Five in Medicine Receive School of Medicine Faculty Awards

Monday, April 11, 2022

Four Department of Medicine faculty members have been named recipients of the 2022 Duke University School of Medicine (SOM) faculty awards.

Congratulations to J. Brice Weinberg, MD, for the Career Mentoring Award in Basic/Translational Sciences, Manesh Patel, MD, for the Career Mentoring Award in Clinical/Population Health Sciences, Cary Ward, MD, for the Leonard Palumbo Jr., MD, Faculty Achievement Award, and Anne Phelps, MD, and Aimee Chung, MD, for the Master Clinician/Teacher Award.

The faculty awards will be presented at the annual School of Medicine Spring Faculty Celebration on Tuesday, May 10, 5-7:30 p.m at Duke Gardens. The SOM is hopeful that the event will be able to be celebrated in person.

Research Mentoring Awards

The Research Mentoring Awards recognize faculty members in the SOM for excellence in research mentoring.  Excellence can be demonstrated in many ways such as by the accomplishments of individual mentees, by programs implemented by the mentor, or by exceptional creativity in mentoring.

Career Mentoring Award in Basic/Translational Sciences

J. Brice Weinberg, MD, Professor of Medicine and Immunology, Associate Professor of Obstetrics and Gynecology

Dr. Weinberg is a hematologist and medical oncologist who serves as professor of medicine and immunology and associate professor of obstetrics and gynecology at Duke University Medical Center.

His research focuses on blood cells, nitric oxide (NO), and leukemia including studies of resistance to infection, pathways of inflammation, and regulation of normal and leukemic cell life and death. His current work includes studies of leukemia (primarily chronic lymphocytic leukemia); the roles of NO and arginine in the resistance to malaria; and the interactions of NO, prostaglandins, and mechanical force in inflammation and arthritis.

Weinberg has a long history of mentoring trainees and junior colleagues in hematology, infectious diseases, orthopedics, and gynecology research, many of whom continue to work in academic environments. In the more than four decades since he joined the Duke faculty, Weinberg has mentored over 65 students and trainees across undergraduate, graduate, and medical studies/training, nearly 40 of whom have gone on to academic positions, says award nominator, Daphne Friedman, MD, associate professor and staff physician, Durham VA Health Care System.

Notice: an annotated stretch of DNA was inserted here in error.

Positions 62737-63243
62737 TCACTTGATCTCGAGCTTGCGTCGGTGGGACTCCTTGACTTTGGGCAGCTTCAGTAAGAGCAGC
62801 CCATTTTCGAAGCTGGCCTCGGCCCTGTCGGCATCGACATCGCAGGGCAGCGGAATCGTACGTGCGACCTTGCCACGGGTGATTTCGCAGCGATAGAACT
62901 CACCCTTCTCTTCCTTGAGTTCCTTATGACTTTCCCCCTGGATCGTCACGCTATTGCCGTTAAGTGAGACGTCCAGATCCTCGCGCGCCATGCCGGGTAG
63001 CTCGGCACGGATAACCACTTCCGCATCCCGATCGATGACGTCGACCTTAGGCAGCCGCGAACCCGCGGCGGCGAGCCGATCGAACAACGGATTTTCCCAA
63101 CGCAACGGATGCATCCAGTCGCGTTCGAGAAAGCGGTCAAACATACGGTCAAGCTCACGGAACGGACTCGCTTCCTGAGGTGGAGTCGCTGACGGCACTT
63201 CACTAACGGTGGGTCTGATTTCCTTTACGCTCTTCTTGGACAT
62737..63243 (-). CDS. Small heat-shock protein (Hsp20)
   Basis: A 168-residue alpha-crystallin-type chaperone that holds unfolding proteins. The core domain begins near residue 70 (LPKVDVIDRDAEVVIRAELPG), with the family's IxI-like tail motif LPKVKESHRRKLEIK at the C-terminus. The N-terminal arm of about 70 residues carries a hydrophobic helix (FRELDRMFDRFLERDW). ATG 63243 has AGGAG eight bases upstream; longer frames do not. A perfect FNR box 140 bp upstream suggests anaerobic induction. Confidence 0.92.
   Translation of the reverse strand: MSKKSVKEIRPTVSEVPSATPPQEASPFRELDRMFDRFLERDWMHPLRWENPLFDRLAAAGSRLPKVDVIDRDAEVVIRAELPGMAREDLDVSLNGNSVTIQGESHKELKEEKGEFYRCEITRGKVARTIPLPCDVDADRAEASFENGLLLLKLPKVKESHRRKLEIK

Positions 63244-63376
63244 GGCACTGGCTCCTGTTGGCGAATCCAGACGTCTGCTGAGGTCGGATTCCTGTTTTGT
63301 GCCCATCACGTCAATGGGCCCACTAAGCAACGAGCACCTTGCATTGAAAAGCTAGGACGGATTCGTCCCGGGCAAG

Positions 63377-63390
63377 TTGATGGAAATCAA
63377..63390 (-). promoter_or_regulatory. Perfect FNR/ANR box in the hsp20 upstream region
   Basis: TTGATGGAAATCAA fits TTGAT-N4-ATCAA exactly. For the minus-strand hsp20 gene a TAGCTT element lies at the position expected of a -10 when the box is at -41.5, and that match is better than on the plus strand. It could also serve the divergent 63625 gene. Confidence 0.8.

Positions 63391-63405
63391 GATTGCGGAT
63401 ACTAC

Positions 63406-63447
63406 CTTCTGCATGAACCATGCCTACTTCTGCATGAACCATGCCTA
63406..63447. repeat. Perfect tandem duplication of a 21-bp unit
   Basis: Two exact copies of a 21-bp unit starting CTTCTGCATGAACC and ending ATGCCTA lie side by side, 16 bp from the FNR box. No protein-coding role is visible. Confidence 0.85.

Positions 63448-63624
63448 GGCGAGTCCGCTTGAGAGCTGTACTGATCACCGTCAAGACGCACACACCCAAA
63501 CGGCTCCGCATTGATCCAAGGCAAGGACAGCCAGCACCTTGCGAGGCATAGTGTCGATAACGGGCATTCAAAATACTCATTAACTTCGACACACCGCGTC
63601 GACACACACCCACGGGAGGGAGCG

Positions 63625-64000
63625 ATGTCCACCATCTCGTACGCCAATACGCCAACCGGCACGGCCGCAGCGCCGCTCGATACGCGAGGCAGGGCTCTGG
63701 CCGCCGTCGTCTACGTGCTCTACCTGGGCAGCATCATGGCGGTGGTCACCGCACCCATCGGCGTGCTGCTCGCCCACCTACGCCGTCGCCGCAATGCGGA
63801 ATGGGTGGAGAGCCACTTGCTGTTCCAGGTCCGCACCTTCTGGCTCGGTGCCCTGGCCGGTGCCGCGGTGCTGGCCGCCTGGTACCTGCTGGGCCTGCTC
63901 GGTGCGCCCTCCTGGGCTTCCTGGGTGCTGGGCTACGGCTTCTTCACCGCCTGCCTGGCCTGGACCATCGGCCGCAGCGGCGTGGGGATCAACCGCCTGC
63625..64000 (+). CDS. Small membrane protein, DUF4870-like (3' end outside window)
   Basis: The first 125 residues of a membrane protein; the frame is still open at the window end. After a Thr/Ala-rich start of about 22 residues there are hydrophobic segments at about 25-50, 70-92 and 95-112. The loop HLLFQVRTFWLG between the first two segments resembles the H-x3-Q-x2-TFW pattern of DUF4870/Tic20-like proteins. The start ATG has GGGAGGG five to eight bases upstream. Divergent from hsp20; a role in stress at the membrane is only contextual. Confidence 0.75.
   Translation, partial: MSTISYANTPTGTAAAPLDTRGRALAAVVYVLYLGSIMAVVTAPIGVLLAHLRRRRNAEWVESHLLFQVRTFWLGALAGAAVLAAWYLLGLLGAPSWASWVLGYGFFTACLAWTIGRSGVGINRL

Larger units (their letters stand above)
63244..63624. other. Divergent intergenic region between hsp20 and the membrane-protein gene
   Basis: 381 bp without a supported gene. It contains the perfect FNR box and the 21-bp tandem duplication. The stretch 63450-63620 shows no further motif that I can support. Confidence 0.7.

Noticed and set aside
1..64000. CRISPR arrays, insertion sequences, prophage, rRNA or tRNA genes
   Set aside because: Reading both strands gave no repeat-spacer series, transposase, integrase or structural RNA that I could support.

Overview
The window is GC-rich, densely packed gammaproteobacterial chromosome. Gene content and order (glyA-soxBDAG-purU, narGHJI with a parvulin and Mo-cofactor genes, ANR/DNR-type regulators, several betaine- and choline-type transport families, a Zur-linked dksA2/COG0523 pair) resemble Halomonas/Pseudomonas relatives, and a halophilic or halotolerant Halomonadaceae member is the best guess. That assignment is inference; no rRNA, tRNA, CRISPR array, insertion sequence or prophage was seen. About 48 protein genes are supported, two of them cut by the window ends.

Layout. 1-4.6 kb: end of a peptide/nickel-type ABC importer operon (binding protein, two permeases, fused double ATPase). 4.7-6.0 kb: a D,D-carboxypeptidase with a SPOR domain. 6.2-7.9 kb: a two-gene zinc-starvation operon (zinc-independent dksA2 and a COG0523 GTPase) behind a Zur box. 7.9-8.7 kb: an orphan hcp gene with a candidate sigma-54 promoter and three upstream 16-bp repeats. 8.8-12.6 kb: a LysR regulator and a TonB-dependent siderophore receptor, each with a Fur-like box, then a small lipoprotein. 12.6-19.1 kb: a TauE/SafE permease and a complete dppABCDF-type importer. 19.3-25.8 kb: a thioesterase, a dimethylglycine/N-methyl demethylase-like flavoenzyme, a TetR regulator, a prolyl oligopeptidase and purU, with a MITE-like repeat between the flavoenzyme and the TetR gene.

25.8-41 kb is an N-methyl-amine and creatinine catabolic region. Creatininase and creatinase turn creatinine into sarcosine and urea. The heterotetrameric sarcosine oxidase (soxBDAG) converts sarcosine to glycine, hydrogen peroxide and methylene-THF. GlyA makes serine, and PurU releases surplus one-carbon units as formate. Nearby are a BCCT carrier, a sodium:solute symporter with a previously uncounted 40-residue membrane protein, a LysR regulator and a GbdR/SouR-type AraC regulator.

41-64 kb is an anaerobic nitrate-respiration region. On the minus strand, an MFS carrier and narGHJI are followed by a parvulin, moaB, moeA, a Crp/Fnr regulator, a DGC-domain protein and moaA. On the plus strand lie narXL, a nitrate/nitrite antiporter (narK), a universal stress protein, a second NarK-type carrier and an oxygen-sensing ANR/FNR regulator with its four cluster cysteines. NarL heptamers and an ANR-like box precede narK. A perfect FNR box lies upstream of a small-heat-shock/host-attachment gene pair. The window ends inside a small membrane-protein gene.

“I consider Brice to be a consummate physician-scientist,” Friedman adds. “His expertise in various fields (malaria, leukemia, and nitric oxide) demonstrates his broad intellect, ability to tackle seemingly disparate problems, and skill at collaborative research endeavors.”

Weinberg’s mentees and researchers have benefited in three key areas, says nominator, Danielle M. Brander, MD, assistant professor, division of Hematologic Malignancies and Cellular Therapy, that include establishment of the Duke and Durham Veterans Affairs Medical Center longitudinal serum, plasma, viably cryopreserved CLL cells and cell pellets (CLL) sample cohort, individualized and evolving mentorship and his research integrity and professionalism.

Since 1999, Weinberg has dedicated extensive efforts to establish a longitudinal cohort of samples from >900 patients with CLL. In addition to the nearly unparalleled size of the collection, she adds, it is unique as Dr. Weinberg himself has kept up with detailed, clinical annotations of patient biomarkers and outcomes, features frequently absent from other patient-derived data sets.  

“Given the lack of an established or accepted cell line that recapitulates CLL biology and patient to patient heterogeneity, this patient derived collection has not only benefited those that have worked on projects in his lab, and other research projects at Duke, but also many important collaborations throughout the country,” Brander says.


2022 Career Mentoring Award in Clinical/Population Health Sciences

Manesh R. Patel, MD, Professor of Medicine, Richard Sean Stack, M.D. Distinguished Professor, Chief, Division of Cardiology

Dr. Patel is chief of the Division of Cardiology and the Division of Clinical Pharmacology. His clinical interests include diagnostic and interventional coronary angiography, peripheral angiography and endovascular intervention and he is involved in several clinical trials involving patients with cardiovascular disease aimed at improving their outcomes. Patel is the Chair of American Heart Associate Scientific Sessions for 2022. Currently, he is also leading an effort to redesign the delivery of care to patients at risk or with cardiovascular disease in the health system with a specific aim of measure and providing individualized, patient centered, innovative, and efficient care.

Patel's interest in cardiovascular disease including diagnostic strategies and therapy is evident in his research, and his integration of these efforts into his roles at Duke was recognized in 2010 when he received the Duke Cardiology Fellowship Mentor Award. In 2013, he received the Robert M. Califf Faculty clinical research Award and was named the Richard S. Stack Distinguished Professor in 2020.

Patel came to Duke in 1997 as an internal medicine house officer, subsequently becoming a chief medical resident, and joined the cardiology fellowship program in 2000, training in cardiac MRI, interventional cardiology, and clinical trials. In 2006, he joined the Duke cardiology faculty, quickly succeeding in clinical research and mentoring young investigators and colleagues.  During his years on the Duke faculty, Patel he has assumed numerous important administrative and leadership roles that have included director of the lnterventional Cardiology Section, director of the Heart Center Research Unit, and director of Cardiac Cath Lab Research.